I have been fascinated with Chinua Achebe for a log time… well ever since I read, what else, Things Fall Apart. His fame quite strongly is built on his novels. But I like his poems a lot too. He is forthright in his poems. They are clearly political and display the same poise of mind that empathizes with the miserable, criticises the exploitative yet is not intolerant of humanity whatever its colour may be. Here is one of his poems I like a lot: Butterfly. I like the kind of symbolic value that Achebe brings on to butterfly while celebrating its meekness. The apparent criticism of anthropomorphism really targets in this poem the nature of force in society. Firmly based in a contemplation of the human society, Achebe in this poem questions the terminology of ‘value’.
** Chinua Achebe
Speed is violence
Power is violence
Weight is violence
The butterfly seeks safety in lightness
In weightless, undulating flight
But at a crossroads where mottled light
From trees falls on a brash new highway
Our convergent territories meet
I come power-packed enough for two
And the gentle butterfly offers
Itself in bright yellow sacrifice
Upon my hard silicon shield.
Another poem that really hits us is Refugee Mother and Child. I think this poem captures the sentiments of love and hope amid extreme misery. Yet Achebe is very clear that what he is doing is writing a poem about it. He is very often ironical. If it is the figure of ‘I’ that receives ironic treatment in Butterfly, in this poem it is the images of the society outside the refugee camp that reads about it in newspapers, and where normal life goes on with school life and the rest. But the focus in Achebe’s poems is always on empathy rather than on irony. I think this is a great quality. That is one of the reasons I like his poems.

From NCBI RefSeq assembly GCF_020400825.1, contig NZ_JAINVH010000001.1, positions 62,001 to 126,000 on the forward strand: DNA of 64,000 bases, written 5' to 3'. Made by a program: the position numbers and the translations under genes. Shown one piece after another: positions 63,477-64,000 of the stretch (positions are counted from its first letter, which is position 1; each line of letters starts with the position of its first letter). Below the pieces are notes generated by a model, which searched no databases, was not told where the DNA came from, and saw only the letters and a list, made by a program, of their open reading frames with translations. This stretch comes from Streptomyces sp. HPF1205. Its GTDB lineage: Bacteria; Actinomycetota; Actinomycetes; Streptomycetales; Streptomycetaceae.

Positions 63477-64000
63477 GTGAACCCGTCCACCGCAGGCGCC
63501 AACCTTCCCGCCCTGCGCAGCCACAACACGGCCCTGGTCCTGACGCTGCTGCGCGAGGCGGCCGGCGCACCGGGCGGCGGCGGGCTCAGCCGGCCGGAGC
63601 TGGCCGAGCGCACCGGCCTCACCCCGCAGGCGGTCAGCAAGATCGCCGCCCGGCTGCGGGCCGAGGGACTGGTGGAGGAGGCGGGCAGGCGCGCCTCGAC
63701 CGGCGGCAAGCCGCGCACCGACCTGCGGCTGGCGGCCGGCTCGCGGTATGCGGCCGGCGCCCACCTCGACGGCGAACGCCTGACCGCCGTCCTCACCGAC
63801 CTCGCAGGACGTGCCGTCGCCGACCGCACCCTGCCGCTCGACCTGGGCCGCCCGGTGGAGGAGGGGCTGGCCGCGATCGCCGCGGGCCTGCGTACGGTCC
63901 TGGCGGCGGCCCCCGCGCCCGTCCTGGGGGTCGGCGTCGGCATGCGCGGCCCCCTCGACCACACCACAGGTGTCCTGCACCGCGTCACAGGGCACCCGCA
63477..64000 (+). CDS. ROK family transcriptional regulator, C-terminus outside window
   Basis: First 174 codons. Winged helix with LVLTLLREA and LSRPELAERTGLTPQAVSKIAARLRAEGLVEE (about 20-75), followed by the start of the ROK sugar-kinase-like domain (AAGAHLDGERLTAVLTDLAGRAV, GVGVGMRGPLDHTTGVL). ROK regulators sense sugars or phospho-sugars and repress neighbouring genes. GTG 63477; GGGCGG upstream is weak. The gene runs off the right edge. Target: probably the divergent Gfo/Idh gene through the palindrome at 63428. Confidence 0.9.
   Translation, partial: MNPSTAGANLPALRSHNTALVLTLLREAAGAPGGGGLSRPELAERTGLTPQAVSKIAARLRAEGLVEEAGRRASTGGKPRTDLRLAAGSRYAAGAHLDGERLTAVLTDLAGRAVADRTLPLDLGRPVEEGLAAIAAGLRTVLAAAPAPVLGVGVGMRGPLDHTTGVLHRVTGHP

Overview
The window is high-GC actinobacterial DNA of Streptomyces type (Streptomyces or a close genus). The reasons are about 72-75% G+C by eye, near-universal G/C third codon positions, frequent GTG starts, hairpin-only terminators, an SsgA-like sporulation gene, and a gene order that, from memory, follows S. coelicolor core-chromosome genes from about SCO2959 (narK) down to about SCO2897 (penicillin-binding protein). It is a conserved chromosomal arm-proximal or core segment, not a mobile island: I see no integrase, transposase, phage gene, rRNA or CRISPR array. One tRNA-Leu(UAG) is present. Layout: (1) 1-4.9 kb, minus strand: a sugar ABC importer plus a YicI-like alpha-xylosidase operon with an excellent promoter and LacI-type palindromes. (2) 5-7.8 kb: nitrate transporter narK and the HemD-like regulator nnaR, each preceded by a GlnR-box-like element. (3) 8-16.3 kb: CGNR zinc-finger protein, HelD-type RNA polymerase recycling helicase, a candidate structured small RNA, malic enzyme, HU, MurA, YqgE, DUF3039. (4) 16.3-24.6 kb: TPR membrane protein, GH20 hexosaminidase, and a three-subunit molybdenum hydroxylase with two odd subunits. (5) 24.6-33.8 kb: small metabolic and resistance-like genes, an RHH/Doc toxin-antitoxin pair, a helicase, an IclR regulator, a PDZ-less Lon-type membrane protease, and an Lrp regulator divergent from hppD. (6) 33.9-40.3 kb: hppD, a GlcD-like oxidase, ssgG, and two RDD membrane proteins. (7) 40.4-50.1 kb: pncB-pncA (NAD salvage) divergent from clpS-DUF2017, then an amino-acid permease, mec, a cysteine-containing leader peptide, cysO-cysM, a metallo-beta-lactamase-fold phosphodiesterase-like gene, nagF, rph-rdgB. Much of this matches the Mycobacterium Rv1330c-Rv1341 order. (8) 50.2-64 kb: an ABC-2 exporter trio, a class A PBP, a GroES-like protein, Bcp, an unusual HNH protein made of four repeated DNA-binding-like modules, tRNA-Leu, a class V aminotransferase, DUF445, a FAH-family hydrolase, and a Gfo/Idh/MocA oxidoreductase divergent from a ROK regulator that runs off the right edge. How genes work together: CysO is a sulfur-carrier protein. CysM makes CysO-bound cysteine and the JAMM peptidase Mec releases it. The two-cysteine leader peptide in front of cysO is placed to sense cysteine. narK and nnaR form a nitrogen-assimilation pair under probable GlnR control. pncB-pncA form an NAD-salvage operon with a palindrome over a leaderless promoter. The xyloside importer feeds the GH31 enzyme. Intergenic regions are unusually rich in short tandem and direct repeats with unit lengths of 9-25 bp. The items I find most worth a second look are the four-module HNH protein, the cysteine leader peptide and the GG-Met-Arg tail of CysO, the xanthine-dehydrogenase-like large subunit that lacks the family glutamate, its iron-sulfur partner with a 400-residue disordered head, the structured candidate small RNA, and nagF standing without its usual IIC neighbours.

Refugee Mother and Child
No Madonna and Child could touch
that picture of a mother’s tenderness
for a son she soon will have to forget.
The air was heavy with odors
of diarrhea of unwashed children
with washed-out ribs and dried-up
bottoms struggling in labored
steps behind blown empty bellies.
Most mothers there had long ceased
to care but not this one; she held
a ghost smile between her teeth
and in her eyes the ghost of a mother’s
pride as she combed the rust-colored
hair left on his skull and then –
singing in her eyes – began carefully
to part it… In another life
this would have been a little daily
act of no consequence before his
breakfast and school; now she
did it like putting flowers
on a tiny grave.
Below are some links to Achebe treasure: readings and interviews.
Go here to listen to Achebe reading his poems.
Achebe on Youtube here.
Read about this interview at African Writer here.
Amazon has Chinua Achebe’s collected poems.
For an interview with Achebe go here:
Chinua Achebe in Conversation with K. Anthony Appiah here.